A clinical technical expert knows the subject intimately and understands the processes of care. An expert on improvement methods can provide additional technical support by helping the team determine what to measure, assisting in design of simple, effective measurement tools, and providing guidance on collection, interpretation, and display of data. (2)
A day-to-day leader is the driver of the project, overseeing data collection and ensuring that tests are implemented. This person should understand the details of the system and the various effects of making change(s) in the system. The day-to-day leader also needs to work effectively with the physician champion(s). (2)
Increasingly, the value of having consumers on a QI team is recognized. Consumers need training to participate in a meaningful way, but they can provide unparalleled insights into the impact of current processes and proposed changes. Those considering inclusion of a consumer on their QI team should learn from experienced improvement teams. A few resources for consideration are listed below:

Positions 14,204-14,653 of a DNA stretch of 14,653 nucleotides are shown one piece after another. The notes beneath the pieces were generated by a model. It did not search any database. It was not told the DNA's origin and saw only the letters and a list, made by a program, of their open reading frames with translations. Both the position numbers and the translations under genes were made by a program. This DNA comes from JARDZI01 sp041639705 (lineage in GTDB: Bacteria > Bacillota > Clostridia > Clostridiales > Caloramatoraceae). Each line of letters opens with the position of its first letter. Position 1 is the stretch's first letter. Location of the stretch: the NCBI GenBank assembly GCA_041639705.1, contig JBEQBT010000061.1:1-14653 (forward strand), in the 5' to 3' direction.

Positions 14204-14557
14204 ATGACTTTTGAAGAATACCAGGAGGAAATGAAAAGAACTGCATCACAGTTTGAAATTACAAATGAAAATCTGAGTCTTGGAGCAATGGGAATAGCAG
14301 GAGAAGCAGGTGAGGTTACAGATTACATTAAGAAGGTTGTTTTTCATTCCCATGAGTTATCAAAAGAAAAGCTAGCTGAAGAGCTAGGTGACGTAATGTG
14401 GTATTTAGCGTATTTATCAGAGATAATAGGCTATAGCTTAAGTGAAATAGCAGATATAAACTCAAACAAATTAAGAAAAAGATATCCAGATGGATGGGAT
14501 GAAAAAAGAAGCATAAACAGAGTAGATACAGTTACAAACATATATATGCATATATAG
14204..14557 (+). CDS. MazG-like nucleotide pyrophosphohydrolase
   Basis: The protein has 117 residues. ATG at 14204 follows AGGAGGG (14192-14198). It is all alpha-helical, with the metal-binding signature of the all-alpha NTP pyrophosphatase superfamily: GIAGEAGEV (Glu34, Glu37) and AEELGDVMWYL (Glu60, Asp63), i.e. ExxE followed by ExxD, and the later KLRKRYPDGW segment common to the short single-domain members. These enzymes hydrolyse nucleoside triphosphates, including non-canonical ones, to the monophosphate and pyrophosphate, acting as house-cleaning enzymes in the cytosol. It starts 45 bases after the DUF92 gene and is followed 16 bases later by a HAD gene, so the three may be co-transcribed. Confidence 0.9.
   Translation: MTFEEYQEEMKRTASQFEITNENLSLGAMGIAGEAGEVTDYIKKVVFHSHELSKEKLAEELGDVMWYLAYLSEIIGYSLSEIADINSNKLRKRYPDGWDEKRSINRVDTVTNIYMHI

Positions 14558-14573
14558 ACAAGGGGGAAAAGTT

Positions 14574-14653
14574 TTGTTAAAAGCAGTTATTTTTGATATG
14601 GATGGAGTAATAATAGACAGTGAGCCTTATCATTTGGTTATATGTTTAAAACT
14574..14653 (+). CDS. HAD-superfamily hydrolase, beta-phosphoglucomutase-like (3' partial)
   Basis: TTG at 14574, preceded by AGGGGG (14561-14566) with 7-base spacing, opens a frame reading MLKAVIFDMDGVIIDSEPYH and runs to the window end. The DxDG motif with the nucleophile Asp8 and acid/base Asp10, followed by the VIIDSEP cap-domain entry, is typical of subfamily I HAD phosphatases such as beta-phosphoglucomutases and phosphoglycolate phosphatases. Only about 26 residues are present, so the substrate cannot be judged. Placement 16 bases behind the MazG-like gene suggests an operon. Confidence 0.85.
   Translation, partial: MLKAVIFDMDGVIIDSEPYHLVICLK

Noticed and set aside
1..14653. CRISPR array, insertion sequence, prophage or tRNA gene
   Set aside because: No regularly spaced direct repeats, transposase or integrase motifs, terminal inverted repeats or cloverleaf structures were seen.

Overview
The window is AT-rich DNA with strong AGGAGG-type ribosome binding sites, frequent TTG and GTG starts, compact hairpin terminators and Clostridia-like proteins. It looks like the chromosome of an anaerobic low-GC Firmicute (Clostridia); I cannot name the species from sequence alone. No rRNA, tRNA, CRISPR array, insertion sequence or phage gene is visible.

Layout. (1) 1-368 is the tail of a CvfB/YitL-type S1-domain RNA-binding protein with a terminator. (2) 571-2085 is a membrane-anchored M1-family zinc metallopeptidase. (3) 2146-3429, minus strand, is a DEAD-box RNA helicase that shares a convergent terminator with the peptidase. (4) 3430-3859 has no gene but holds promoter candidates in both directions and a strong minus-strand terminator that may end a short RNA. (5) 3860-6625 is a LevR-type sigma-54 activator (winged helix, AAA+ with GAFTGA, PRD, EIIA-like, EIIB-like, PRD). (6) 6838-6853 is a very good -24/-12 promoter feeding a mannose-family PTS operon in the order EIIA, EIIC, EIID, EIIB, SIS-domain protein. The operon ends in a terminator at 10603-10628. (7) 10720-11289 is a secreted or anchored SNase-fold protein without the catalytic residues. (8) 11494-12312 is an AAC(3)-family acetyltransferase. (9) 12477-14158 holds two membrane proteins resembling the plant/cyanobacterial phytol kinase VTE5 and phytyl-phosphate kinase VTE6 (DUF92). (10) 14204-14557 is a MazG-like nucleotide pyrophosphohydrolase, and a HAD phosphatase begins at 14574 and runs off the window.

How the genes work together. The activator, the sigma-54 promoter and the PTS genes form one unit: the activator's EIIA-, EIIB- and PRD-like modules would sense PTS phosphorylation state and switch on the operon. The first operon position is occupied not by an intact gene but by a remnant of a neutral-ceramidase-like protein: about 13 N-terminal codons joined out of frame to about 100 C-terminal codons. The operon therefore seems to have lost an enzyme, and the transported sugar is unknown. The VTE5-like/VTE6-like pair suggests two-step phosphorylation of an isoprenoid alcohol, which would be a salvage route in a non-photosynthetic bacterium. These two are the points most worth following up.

Recruiting members for a team that have the right mix of expertise can be challenging--especially in small organizations. Fortunately, many of the clinical technical expertise skills, such as, QI tools, measurement tools, and data collection and display can be learned. An organization that is committed to QI should invest in the necessary training to ensure the team is adequately prepared. Most experienced QI leaders start with volunteers and then assess any gaps in the team's expertise and then recruit specific individuals who can best round out the team.
Before a QI team's membership is finalized, ensure there is buy-in from organizational leadership. It is critical to the success of the project that leadership assumes responsibility for the team entrusted to execute the QI project.
Table 3.2: Additional Support Resources for Improvement Teams
|Name of Tool or Resource||Description|